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FDA Agrees to Review Diabetes Drug Lixisenatide
The FDA has accepted for review a new drug application (NDA) for lixisenatide (Sanofi), a once-daily prandial glucagon-like peptide-1(GLP-1) receptor agonist for the treatment of adults with type 2 diabetes mellitus. The acceptance of the lixisenatide NDA filing follows the February 1 approval of lixisenatide in the E.U.
The NDA submission for lixisenatide was based on results from the GetGoal clinical trial program, in which lixisenatide significantly reduced hemoglobin A1c (HbA1c), lowered post-prandial glucose (PPG), and had a beneficial effect on body weight in adult patients with type 2 diabetes. Lixisenatide also had a favorable safety and tolerability profile in most patients, with mild and transient nausea and vomiting (the most common adverse events observed in the GLP-1 receptor agonist class) and a limited risk of hypoglycemia.
The GetGoal program included 11 clinical trials involving more than 5,000 patients with type 2 diabetes who were treated with a GLP-1 receptor agonist in combination with basal insulin. A total of 1,250 patients received lixisenatide or placebo in three trials. The addition of lixisenatide to basal insulin was studied because these medicines target separate components of HbA1c — an important measure of blood glucose control.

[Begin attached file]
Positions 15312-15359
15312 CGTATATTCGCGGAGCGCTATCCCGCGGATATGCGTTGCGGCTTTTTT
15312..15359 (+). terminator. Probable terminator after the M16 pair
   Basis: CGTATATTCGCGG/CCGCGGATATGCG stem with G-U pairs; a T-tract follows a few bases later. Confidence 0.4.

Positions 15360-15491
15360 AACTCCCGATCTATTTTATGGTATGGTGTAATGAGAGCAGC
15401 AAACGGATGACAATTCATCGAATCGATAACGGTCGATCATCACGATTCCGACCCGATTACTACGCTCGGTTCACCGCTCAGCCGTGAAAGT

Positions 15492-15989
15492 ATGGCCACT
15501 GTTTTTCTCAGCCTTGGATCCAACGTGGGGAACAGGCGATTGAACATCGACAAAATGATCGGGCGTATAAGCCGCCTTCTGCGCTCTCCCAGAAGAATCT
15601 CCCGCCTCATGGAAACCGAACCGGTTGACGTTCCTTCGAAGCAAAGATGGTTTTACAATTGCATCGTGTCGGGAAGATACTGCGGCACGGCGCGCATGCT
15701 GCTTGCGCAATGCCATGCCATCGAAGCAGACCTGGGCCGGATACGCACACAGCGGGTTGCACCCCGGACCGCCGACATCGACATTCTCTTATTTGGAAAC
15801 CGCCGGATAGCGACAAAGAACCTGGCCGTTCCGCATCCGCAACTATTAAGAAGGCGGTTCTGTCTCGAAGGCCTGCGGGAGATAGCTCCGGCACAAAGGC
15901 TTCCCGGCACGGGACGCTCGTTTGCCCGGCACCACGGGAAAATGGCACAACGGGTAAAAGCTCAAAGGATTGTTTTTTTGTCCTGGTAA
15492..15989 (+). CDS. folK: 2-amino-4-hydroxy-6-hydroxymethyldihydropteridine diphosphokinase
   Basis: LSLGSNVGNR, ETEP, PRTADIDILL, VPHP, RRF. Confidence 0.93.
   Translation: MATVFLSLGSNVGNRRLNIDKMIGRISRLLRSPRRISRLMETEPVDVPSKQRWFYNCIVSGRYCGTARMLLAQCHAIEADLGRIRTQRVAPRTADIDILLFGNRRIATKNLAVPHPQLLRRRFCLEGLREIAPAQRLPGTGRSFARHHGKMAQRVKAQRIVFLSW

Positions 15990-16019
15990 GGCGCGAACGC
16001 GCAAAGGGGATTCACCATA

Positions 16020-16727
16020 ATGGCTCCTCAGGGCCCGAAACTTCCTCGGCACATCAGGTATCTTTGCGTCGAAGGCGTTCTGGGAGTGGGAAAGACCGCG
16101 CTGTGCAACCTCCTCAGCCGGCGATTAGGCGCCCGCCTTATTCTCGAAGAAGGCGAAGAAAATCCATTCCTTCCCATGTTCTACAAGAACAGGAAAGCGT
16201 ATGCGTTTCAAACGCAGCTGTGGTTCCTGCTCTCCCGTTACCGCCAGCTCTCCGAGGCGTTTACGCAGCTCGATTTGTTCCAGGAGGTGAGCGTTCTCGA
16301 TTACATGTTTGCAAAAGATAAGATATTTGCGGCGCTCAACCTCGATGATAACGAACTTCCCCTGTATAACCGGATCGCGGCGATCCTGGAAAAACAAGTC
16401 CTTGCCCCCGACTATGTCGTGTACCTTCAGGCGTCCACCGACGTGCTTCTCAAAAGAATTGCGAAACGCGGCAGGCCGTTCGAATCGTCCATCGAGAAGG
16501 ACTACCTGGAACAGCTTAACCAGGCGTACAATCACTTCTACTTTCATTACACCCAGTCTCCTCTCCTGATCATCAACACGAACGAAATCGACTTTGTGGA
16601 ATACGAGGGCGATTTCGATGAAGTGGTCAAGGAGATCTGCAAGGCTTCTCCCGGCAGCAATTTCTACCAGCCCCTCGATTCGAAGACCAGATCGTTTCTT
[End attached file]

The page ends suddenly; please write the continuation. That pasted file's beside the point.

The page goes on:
Lixisenatide was shown to have a pronounced PPG-lowering effect, which appears to complement the predominantly fasting plasma glucose (FPG)-lowering effect of basal insulin. For patients treated with basal insulin who have controlled FPG but who are no longer able to achieve their HbA1c goal because of the progression of type 2 diabetes, adding lixisenatide, which targets PPG, could be an effective strategy to achieve target glucose control, according to Sanofi, the drug’s developer.
Lixisenatide is a GLP-1 receptor agonist. GLP-1 is a naturally occurring peptide hormone that is released within minutes after eating a meal. It is known to suppress glucagon secretion from pancreatic alpha cells and to stimulate glucose-dependent insulin secretion by pancreatic beta cells.
Source: Sanofi; February 19, 2013.